A historical costumer who cuts, sews and embroiders, Elizabeth C. Bunce also has a strong interest in mythology, traditional stories such as myths, fairy tales and legends, and Egyptology, as well as the folklore of ghosts and folk magic. She received her B.A in English and Anthropology from the University of Iowa, with an emphasis in traditional storytelling. "My background in anthropology is a perfect complement to my work as a novelist," says Elizabeth.
"I've always been interested in fairy tales for their adaptability, and retellings such as Robin McKinley's classic Beauty really sparked my imagination as a young reader," says Elizabeth. "The ironic thing is that, of all the fairy tales out there, Rumpelstiltskin was probably my least favorite-I was troubled by the anti-Semitic overtones in the Grimm version, and disturbed by the fact that the miller's daughter betrays the only character in the story who tries to help her."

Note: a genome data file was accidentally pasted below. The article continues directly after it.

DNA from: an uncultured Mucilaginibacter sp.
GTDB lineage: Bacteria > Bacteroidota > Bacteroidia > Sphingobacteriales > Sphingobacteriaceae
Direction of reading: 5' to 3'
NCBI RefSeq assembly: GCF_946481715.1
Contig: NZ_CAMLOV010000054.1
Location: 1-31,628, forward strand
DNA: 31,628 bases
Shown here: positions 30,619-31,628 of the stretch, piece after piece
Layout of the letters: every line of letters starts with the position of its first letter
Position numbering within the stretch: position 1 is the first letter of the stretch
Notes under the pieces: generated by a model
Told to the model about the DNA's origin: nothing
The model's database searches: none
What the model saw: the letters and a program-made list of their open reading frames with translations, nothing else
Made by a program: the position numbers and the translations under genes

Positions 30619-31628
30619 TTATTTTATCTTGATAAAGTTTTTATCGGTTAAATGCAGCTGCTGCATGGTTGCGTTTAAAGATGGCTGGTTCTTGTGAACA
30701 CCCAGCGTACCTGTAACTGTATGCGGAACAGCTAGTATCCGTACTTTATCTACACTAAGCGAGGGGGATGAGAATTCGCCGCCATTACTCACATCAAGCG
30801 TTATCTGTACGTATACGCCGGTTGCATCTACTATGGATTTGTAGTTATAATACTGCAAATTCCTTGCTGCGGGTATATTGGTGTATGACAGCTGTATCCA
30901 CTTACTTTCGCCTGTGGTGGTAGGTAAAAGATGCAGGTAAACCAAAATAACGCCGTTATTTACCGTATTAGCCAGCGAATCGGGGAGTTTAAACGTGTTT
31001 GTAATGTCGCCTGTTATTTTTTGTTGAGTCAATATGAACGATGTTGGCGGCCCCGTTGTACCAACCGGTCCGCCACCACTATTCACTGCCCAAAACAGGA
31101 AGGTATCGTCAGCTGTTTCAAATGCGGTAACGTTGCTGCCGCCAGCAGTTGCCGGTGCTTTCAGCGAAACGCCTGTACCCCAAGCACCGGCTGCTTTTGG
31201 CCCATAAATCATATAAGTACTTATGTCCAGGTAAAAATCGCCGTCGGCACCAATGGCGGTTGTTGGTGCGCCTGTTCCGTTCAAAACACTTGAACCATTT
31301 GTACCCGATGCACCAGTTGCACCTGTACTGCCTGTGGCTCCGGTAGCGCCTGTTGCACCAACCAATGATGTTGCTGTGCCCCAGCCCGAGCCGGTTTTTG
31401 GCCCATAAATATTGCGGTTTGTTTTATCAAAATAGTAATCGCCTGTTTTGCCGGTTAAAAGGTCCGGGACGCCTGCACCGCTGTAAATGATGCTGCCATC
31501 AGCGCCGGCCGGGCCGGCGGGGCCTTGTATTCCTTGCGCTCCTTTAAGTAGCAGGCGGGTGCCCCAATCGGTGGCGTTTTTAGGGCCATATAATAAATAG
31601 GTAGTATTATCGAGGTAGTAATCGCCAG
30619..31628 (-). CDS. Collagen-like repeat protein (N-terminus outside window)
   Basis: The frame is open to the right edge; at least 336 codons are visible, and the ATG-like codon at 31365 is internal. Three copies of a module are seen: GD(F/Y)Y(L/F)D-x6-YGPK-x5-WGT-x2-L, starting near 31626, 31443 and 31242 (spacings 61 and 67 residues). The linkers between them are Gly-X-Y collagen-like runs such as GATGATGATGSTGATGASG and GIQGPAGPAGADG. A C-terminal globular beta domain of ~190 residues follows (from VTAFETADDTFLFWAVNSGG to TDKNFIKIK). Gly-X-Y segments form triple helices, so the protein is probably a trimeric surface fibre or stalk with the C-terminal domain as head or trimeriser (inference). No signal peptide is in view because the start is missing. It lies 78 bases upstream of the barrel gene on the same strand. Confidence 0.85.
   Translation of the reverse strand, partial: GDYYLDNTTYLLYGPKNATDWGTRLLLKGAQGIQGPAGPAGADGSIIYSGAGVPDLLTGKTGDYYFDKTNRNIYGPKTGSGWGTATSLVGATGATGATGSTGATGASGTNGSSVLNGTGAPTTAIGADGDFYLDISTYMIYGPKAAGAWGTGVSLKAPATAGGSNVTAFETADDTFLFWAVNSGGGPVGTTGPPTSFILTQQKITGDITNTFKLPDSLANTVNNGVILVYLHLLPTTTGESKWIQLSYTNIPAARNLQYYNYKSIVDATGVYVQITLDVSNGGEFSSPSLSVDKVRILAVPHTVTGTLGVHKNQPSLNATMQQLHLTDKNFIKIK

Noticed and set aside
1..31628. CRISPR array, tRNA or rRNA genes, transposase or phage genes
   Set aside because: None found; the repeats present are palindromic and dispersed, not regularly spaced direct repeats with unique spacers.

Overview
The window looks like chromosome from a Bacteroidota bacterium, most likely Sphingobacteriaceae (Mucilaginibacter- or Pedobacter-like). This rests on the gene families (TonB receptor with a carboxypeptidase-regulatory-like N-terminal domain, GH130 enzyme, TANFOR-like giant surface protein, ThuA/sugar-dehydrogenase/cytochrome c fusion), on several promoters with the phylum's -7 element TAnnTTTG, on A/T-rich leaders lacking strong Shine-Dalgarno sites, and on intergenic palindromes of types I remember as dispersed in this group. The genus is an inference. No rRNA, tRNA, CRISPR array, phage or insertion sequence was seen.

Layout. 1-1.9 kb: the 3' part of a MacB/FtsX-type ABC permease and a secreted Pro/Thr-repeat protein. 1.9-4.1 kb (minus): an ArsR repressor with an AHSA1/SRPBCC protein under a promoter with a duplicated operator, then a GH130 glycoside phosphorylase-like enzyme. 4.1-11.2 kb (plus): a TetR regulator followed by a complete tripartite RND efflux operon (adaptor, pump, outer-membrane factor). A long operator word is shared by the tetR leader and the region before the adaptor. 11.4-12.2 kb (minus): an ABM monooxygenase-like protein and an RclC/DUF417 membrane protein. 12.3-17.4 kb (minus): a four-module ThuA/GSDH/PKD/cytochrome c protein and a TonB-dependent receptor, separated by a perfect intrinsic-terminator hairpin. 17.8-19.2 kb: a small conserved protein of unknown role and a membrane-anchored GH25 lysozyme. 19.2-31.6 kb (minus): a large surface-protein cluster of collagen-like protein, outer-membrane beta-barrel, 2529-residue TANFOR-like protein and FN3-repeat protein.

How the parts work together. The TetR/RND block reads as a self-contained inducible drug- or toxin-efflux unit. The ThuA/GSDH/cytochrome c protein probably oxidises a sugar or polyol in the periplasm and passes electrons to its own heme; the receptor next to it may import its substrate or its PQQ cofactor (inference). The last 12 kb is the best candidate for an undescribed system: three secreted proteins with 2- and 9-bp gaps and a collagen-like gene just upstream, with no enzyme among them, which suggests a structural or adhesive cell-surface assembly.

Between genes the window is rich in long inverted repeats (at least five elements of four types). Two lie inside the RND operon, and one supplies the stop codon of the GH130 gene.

"I was always fascinated by the fact that in a story about the power of names," continues Elizabeth, "the heroine is anonymous. Unlike most fairy tales, the story is named for its ostensible villain, and the heroine doesn't have any name at all! I wanted to know more about that girl-what she was thinking and how she found herself in such desperate straights. I also wanted to find out about Rumpelstiltskin's back-story. Why was he so desperate to have the miller's daughter's child?"
"The heart of the story-spinning straw into gold-took on a unique resonance for me," says Elizabeth. "As a needlewoman, I am very familiar with gold thread, and so it was natural for me to envision the mill, then, as a textile mill-not the traditional grist (flour) mill of the fairy tale. My early research lead me to local period woolen mill museum, where the inner workings of Stirwaters came to life for me. One of my favorite moments in writing A Curse as Dark as Gold came during my first tour of Watkins Woolen Mill. The tour guide lead us past these huge spinning machines, and casually said, ���These machines are spinning jacks. The men who operated them were called jackspinners.' Jack Spinner! Suddenly, my Rumpelstiltskin character-the man who spins straw into gold-had an absolutely perfect name."
Elizabeth C. Bunce currently lives with her husband and their dogs near Kansas City, Missouri.